The High Court of Justice on Monday rejected a petition to prevent the military from demolishing the home of one of the suspected terrorists involved in the killing of two Israeli brothers in an attack earlier this year.
On February 26, Abdel Fattah Hussein Kharousha, 49, a member of the Hamas terror group, shot and killed Hallel Yaniv, 21, and Yagel Yaniv, 19, as they drove through Huwara.
Kharousha fled the scene and was killed during an Israeli raid in Jenin on March 7. His sons Khaled and Muhammed Kharousha were detained during a raid on Nablus on the same day. The brothers were charged with murder for allegedly helping to plan the attack.
The military demolished the home of the elder Kharousha last month.
Judge Yechiel Kasher on Monday gave the go-ahead for the IDF to destroy Khaled Kharousha’s home in the West Bank city of Nablus. (Muhammed Kharousha lived with his father.)
Kasher wrote in his judgment that there was ample evidence that destroying terrorists’ homes acted as a deterrent to further attacks.
The IDF had already mapped Khaled Kharousha’s home for demolition in May.
Israel regularly demolishes the homes of Palestinians accused of carrying out deadly terror attacks as well as their accomplices as a matter of policy. The efficacy of the policy has been debated within the Israeli security establishment, while human rights activists denounce the practice as unjust collective punishment.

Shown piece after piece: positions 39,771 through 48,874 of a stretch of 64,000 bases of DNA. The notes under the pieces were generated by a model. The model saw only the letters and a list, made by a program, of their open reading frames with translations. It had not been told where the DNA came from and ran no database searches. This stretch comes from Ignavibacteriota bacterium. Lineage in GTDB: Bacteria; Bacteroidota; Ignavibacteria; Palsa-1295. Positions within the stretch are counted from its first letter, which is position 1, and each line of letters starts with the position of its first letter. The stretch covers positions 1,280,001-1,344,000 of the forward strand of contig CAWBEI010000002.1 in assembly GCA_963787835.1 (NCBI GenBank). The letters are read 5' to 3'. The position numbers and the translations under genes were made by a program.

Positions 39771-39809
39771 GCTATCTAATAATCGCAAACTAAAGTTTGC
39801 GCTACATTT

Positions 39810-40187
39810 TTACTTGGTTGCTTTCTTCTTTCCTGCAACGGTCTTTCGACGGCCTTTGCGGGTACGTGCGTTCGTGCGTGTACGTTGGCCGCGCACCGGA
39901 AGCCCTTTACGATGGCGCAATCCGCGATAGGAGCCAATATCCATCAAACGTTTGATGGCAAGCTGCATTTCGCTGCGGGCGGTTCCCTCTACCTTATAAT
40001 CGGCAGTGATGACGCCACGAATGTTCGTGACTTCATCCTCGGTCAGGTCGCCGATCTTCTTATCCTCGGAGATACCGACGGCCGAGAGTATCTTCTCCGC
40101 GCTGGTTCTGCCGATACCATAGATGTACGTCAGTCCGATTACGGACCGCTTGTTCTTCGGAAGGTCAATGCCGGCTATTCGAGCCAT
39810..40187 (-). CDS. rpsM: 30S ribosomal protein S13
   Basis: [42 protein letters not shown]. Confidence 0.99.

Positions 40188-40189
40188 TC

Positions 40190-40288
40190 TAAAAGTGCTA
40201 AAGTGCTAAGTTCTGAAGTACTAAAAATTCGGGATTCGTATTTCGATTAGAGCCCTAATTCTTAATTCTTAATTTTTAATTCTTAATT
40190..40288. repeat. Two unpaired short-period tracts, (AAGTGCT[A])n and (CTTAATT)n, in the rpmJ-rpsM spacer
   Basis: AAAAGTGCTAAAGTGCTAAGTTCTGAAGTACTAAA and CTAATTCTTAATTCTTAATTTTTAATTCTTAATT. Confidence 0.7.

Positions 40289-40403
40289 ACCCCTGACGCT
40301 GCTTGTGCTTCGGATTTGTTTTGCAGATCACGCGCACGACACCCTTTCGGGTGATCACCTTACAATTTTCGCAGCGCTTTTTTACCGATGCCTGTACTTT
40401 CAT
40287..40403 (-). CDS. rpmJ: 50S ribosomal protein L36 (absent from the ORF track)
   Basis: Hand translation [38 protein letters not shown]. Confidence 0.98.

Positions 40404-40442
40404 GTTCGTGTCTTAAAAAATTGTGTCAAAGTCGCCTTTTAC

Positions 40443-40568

The demolition process generally takes several months as preparations for the razing are made and the order makes its way through the courts. Security forces often wait for an optimal time to enter Palestinian cities or neighborhoods for the operation.
Indictments were filed against Khaled and Muhammed Kharousha in May, charging them with intentionally causing death — the military court’s equivalent of murder — and weapons offenses.
The pair helped their father plann the attack, and gathered intelligence, according to the indictment.
Initially, the sons were supposed to join their father in the attack itself, but in the days before the February 26 shooting, they agreed that the elder Kharousha would carry it out alone, the indictment added.
The killing of the Yaniv brothers sparked angry reprisals from settlers, who rampaged through Huwara hours after the shooting, setting fire to homes and cars and attacking people in what some termed a “pogrom.”
Violence has surged across the West Bank over the past year and a half, with a rise in Palestinian shooting attacks against Israeli civilians and troops, near-nightly arrest raids by the military, and an uptick in revenge attacks by extremist Jewish settlers against Palestinians.